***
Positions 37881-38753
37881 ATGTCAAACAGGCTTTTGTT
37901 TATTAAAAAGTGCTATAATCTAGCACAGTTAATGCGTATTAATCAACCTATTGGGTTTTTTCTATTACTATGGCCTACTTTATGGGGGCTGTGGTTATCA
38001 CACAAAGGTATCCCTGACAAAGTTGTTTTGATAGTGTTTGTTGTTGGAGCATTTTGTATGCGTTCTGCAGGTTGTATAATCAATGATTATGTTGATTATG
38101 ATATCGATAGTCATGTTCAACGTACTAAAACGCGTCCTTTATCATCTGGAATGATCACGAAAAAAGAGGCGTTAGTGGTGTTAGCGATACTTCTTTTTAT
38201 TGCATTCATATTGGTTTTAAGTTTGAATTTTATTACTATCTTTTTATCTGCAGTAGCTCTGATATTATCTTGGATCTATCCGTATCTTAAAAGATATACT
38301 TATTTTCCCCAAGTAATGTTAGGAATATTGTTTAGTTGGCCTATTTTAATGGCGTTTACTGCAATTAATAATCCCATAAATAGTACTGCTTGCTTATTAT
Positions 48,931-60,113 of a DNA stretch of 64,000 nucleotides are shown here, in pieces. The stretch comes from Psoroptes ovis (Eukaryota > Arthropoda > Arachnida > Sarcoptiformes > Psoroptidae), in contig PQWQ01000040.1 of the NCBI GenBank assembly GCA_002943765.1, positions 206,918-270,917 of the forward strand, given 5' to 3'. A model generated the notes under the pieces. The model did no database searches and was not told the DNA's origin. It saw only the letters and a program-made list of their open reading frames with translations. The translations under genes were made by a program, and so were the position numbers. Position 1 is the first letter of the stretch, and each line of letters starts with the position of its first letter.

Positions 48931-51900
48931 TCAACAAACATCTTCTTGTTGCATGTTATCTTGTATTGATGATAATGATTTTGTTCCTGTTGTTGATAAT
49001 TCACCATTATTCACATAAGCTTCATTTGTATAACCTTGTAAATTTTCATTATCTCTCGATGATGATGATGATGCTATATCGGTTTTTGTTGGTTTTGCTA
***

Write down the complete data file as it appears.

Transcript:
Positions 37881-38753
37881 ATGTCAAACAGGCTTTTGTT
37901 TATTAAAAAGTGCTATAATCTAGCACAGTTAATGCGTATTAATCAACCTATTGGGTTTTTTCTATTACTATGGCCTACTTTATGGGGGCTGTGGTTATCA
38001 CACAAAGGTATCCCTGACAAAGTTGTTTTGATAGTGTTTGTTGTTGGAGCATTTTGTATGCGTTCTGCAGGTTGTATAATCAATGATTATGTTGATTATG
38101 ATATCGATAGTCATGTTCAACGTACTAAAACGCGTCCTTTATCATCTGGAATGATCACGAAAAAAGAGGCGTTAGTGGTGTTAGCGATACTTCTTTTTAT
38201 TGCATTCATATTGGTTTTAAGTTTGAATTTTATTACTATCTTTTTATCTGCAGTAGCTCTGATATTATCTTGGATCTATCCGTATCTTAAAAGATATACT
38301 TATTTTCCCCAAGTAATGTTAGGAATATTGTTTAGTTGGCCTATTTTAATGGCGTTTACTGCAATTAATAATCCCATAAATAGTACTGCTTGCTTATTAT
Positions 48,931-60,113 of a DNA stretch of 64,000 nucleotides are shown here, in pieces. The stretch comes from Psoroptes ovis (Eukaryota > Arthropoda > Arachnida > Sarcoptiformes > Psoroptidae), in contig PQWQ01000040.1 of the NCBI GenBank assembly GCA_002943765.1, positions 206,918-270,917 of the forward strand, given 5' to 3'. A model generated the notes under the pieces. The model did no database searches and was not told the DNA's origin. It saw only the letters and a program-made list of their open reading frames with translations. The translations under genes were made by a program, and so were the position numbers. Position 1 is the first letter of the stretch, and each line of letters starts with the position of its first letter.

Positions 48931-51900
48931 TCAACAAACATCTTCTTGTTGCATGTTATCTTGTATTGATGATAATGATTTTGTTCCTGTTGTTGATAAT
49001 TCACCATTATTCACATAAGCTTCATTTGTATAACCTTGTAAATTTTCATTATCTCTCGATGATGATGATGATGCTATATCGGTTTTTGTTGGTTTTGCTA